Machu Picchu Altitude Sickness, also known as acute mountain illness, is a negative health effect of high altitude. It is caused by acute exposure to low amounts of oxygen at high altitude. Machu Picchu Altitude Sickness presents as a collection of nonspecific symptoms, acquired at high altitude low air pressure, resembling a case of flu, carbon monoxide poisoning, or a hangover.
While minor symptoms such as breathlessness may occur at altitudes of 1,400 meters – 4,700 ft, typically only occurs above 2,430 meters – 8,100 ft. It is hard to determine who is going to be affected by this sickness. Diagnosis is supported in those who have a moderate to severe reduction in activities. Can progress to high altitude pulmonary edema or high altitude cerebral edema both of which are potentially dangerous, and can only be cured by immediate descent to lower altitude or with normal oxygen administration. Chronic mountain sickness is a different condition that only occurs after long term exposure to high altitude. In this case only happens in Cusco or higher than Cusco city.
Are you scared of visiting Cusco? Many future travellers are sacred too. Before traveling to Peru, travelers normally browse through internet in search for information on hot to prevent altitude sickness in Cusco. There were some who came across a bunch of articles which highlighted the death of tourists at higher altitude due to lack of Oxygen. Fret not! we have compiled this detailed post on how to cope up with altitude sickness based on our first hand experiences. You will surely be fine if you would consider the tips mentioned below.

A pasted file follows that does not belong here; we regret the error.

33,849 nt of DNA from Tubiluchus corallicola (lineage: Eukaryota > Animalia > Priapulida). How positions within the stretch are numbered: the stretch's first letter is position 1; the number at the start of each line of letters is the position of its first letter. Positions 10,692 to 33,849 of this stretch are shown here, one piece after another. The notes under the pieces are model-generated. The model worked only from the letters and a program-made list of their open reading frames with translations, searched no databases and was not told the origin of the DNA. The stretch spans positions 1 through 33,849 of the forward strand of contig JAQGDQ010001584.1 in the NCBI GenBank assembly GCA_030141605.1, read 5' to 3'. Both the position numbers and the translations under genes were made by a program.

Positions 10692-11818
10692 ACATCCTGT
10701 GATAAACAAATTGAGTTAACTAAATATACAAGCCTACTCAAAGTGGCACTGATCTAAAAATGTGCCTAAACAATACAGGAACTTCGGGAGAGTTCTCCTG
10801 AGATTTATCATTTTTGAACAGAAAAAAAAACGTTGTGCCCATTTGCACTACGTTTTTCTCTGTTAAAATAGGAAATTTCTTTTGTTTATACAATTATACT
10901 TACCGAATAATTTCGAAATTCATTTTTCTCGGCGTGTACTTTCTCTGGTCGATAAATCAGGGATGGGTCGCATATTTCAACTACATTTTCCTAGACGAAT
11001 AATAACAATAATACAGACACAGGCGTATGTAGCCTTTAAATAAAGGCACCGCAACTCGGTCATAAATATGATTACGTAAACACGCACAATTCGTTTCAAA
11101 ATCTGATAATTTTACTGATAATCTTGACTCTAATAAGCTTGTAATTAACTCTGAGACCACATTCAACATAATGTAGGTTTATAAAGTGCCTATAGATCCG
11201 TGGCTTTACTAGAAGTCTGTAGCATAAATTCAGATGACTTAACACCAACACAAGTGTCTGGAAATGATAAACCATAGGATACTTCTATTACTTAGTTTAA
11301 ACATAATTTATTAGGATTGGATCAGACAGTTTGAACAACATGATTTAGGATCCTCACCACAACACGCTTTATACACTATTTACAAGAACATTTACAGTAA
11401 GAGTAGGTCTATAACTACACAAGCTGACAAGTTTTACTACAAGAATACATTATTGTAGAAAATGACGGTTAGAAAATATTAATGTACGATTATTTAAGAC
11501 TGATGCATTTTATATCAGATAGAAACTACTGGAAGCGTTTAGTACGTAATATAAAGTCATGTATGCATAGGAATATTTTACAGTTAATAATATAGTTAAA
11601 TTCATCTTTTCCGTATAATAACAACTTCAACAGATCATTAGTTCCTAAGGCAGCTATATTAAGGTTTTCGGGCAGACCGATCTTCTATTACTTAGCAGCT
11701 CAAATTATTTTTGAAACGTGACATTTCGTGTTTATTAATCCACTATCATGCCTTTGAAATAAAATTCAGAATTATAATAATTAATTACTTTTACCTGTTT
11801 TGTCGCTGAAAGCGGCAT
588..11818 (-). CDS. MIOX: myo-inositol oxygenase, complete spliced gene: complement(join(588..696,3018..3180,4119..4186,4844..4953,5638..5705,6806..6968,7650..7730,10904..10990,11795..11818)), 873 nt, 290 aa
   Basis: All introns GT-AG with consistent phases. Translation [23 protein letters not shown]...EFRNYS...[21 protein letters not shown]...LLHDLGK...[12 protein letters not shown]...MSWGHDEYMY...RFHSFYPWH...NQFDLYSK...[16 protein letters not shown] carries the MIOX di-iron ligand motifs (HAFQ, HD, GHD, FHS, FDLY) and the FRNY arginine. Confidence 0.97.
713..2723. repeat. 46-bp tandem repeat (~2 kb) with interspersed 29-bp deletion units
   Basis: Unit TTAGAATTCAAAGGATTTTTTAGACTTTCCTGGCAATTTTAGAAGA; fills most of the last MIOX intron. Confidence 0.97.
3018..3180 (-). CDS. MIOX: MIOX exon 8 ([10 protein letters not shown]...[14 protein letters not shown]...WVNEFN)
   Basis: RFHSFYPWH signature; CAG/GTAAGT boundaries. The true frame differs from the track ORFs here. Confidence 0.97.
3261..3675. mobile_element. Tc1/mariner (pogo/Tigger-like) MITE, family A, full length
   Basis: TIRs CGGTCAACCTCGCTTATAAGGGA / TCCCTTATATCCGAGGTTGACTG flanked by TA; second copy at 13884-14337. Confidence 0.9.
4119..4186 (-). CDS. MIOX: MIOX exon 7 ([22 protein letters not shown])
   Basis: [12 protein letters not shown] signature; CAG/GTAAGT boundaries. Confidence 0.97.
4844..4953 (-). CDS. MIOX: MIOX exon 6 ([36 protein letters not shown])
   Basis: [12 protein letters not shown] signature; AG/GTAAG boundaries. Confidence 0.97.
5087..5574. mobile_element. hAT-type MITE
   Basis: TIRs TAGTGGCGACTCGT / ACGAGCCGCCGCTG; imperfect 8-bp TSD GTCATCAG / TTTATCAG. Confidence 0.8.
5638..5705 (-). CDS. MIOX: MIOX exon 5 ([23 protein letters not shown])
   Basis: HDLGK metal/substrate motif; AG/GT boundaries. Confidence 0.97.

You can never predict altitude sickness; you may not even get it. Age, physical fitness and gender have no bearing on whether you will be affected or not. However, people with acute heart or lungs problems are prone to be short of breath at higher altitudes. Those with sleep apnea may also endure to health issues at high altitudes. If you have a CPAP machine, we highly recommend you to carry it. But first, be sure to check that it is built to operate at higher altitudes as machines have their limitations too.
SOROCHE as it is locally known in Peru, altitude sickness affects normally at higher elevations 3350 meters (8,000 feet). At this altitude, the air is usually “thinner” meaning it has less pressure. While the amount of oxygen would remain the same , the air is less dense. Therefore, each breath you would take at a higher altitude would have less oxygen.
In order to counteract this, your body will at first need to breathe faster and pump blood more rapidly in order to take in the same amount of oxygen it is accustomed to receive. For many visitors, this comes as a shock to the body, causing few symptoms.
There isn’t really a cure for altitude sickness, other than descending back down to the normal elevation.
Cusco is at 11,152 feet – 3,350 meters. Machu Picchu is significantly lower at 7,972 ft – 2,400 meters. Altitude sickness generally affects people at 8,000 feet or higher, so Machu Picchu isn’t really the potential problem but Cusco is. Everyone who goes to Machu Picchu must pass through Cusco. Flights land here and the buses from also Lima stop here.
First and foremost, you can never predict if you would be affected with altitude sickness.
We have had travellers who came to Cusco from sea level and have never been at altitudes as high as Cusco city . They had pounding headache for a couple of hours or a couple of days. Although, their headache were not so bad, they could easily participate in activities they have booked.
Take it easy! This is most ignored piece of advice for avoiding altitude sickness.
Remember, your body is trying to get adopted to the lower amount of oxygen it’s getting; therefore it is of an utmost importance that you take it easy the first few days in Cusco. Don’t go on treks or long walks. Do not put any excess stress on your body, it’s already working overtime to oxygenate your blood.